Well, Mr. Wendig has put forth another challenge, and I, of course, have accepted.
This week, the idea was to write a story in 100 words or less that is only 3 sentences long.
I've written, I've checked and I've rewritten this a couple of times. I still made the silly mistake of not separating the sentences into separate paragraphs (I posted the entry proper in the comments section of his site), but I'll pick that up here and say no more about it.
"Caffeine and Armageddon" [format updated]
“The End is Nigh,” read the jaunty legend on the coffee cup, parked
beneath a line circumscribed half an inch up from the base of the mug. As the computer before him whirred and beeped and clicked through the
boot sequence, he took a long draught, glimpsing a matching line drawn
inside the cup; seeing it made him smile wryly.
A sudden blast of noise
from outside caught his attention and he turned, wide-eyed, to look out
of the window as the cool Vermont morning was obliterated by an
onrushing fury of flames and destruction.
1) Fuck, is flash fiction difficult
or what? Some people responded to the challenge with six or seven word
stories, each sentence two words long. I'll admit now that I found it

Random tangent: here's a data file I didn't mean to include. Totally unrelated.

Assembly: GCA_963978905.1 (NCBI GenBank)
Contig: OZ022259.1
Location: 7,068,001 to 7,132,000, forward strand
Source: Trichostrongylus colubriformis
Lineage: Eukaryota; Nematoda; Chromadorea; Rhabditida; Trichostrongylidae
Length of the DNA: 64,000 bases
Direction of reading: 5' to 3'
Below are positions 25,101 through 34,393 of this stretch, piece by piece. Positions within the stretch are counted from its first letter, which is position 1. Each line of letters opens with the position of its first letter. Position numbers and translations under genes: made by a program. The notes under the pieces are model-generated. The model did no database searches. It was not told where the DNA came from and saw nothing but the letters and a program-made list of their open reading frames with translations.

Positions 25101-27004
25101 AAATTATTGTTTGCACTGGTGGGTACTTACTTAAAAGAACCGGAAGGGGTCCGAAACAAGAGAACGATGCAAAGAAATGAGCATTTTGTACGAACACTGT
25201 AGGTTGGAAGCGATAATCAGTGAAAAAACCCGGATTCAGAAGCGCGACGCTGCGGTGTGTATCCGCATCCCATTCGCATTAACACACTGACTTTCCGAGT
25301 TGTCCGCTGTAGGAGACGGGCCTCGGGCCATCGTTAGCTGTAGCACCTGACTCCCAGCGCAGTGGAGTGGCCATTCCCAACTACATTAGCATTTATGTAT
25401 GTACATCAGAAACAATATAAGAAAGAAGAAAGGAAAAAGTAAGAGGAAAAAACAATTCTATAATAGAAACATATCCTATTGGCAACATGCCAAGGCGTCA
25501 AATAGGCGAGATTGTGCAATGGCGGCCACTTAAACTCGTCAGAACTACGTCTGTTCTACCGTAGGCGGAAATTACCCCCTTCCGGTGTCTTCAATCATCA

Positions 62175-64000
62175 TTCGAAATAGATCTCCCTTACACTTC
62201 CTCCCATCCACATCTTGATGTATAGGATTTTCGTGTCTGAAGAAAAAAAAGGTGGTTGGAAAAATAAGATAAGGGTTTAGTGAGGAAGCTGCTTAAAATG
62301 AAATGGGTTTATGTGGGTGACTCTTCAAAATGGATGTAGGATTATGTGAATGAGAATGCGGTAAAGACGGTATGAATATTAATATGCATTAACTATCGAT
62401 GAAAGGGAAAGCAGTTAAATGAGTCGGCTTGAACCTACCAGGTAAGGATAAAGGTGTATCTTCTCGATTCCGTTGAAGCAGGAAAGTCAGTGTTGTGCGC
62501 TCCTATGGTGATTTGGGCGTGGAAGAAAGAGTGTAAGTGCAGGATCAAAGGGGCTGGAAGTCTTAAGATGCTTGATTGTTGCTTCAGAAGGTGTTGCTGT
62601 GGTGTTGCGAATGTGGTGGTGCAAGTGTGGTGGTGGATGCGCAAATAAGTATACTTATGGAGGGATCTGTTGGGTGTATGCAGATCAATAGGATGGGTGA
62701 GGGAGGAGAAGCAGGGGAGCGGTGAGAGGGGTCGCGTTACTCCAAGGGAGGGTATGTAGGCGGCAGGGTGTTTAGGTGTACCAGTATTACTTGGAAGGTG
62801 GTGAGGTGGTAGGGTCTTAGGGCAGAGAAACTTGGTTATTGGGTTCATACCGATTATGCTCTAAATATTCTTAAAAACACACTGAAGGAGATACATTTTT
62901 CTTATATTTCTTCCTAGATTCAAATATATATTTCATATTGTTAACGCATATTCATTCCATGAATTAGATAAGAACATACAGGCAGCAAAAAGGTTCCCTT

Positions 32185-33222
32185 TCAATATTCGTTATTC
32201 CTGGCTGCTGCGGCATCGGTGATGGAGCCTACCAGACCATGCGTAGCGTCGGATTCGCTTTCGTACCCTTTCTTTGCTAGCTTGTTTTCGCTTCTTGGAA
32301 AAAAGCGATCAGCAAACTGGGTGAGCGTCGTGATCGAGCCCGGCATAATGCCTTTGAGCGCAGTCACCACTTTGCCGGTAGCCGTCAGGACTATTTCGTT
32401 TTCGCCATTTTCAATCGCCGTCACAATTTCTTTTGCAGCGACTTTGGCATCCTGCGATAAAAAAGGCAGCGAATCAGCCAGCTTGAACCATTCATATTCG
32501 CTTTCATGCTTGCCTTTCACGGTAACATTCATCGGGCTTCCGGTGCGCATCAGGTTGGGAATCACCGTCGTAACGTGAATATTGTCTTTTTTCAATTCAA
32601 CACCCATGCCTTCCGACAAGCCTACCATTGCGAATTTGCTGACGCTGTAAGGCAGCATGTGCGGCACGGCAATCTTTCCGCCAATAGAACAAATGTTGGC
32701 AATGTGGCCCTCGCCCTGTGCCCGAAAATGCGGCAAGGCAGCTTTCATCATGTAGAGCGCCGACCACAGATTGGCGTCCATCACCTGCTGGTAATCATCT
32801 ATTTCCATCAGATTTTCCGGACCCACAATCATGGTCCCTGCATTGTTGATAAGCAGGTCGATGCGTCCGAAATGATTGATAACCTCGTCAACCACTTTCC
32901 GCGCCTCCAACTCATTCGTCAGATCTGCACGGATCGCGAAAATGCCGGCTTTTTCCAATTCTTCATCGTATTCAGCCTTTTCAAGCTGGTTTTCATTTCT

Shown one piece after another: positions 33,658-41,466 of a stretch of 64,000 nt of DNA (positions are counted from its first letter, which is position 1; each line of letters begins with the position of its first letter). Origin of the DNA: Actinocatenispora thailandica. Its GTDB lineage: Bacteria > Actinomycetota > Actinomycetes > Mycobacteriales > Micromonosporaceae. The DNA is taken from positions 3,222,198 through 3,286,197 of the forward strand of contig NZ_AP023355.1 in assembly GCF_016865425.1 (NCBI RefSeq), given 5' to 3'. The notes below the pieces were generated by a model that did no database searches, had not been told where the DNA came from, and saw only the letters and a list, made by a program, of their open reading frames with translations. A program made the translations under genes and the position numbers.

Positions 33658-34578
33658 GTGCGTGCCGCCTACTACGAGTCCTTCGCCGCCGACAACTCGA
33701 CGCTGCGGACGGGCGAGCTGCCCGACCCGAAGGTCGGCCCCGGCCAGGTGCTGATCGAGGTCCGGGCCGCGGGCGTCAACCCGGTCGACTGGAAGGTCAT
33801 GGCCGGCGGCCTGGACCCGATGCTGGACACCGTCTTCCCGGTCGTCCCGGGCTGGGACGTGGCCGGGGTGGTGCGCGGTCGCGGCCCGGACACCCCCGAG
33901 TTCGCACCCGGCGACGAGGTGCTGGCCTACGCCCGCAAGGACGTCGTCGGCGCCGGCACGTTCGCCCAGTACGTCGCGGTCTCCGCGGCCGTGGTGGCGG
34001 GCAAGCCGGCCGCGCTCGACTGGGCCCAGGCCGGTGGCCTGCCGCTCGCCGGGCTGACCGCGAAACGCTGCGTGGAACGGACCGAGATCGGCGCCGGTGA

hard to see the point of that, not because it is not worthy, but because
that much pith requires serious effort to get right and none of them
had seemed to put that in. I used to write lots of renga and haiku and I
developed a feeling for the difference between my dabblings and verses
that were masterful; the words were doing tons and tons of work in the
best poems, so much so that I found them almost hard to read, or at
least hard to read fast. So, in short, the briefer the format, the more
difficult it becomes.
2) I checked and rechecked those
100 words three or four times. I took me an hour to draft, redraft,
correct and upload. I made changes to the uploaded text, I cut words out
seconds before hitting "submit" and I changed the sounds of words to
better suit the sense of the sentence. Now, novels and short stories are
difference beasts, but come on, that's pretty solid stuff. I'd be
retired before I finished a novel at that rate. Still not quite happy with the final result though.
is more. The final submission is shorter than the first draft. It is
also, in my opinion, better. This isn't earth shattering news, but it
does reinforce the advice of many sage voices.
4) Still suck at endings. Not happy with the rhythm of the last few words at the minute; suggestions appreciated.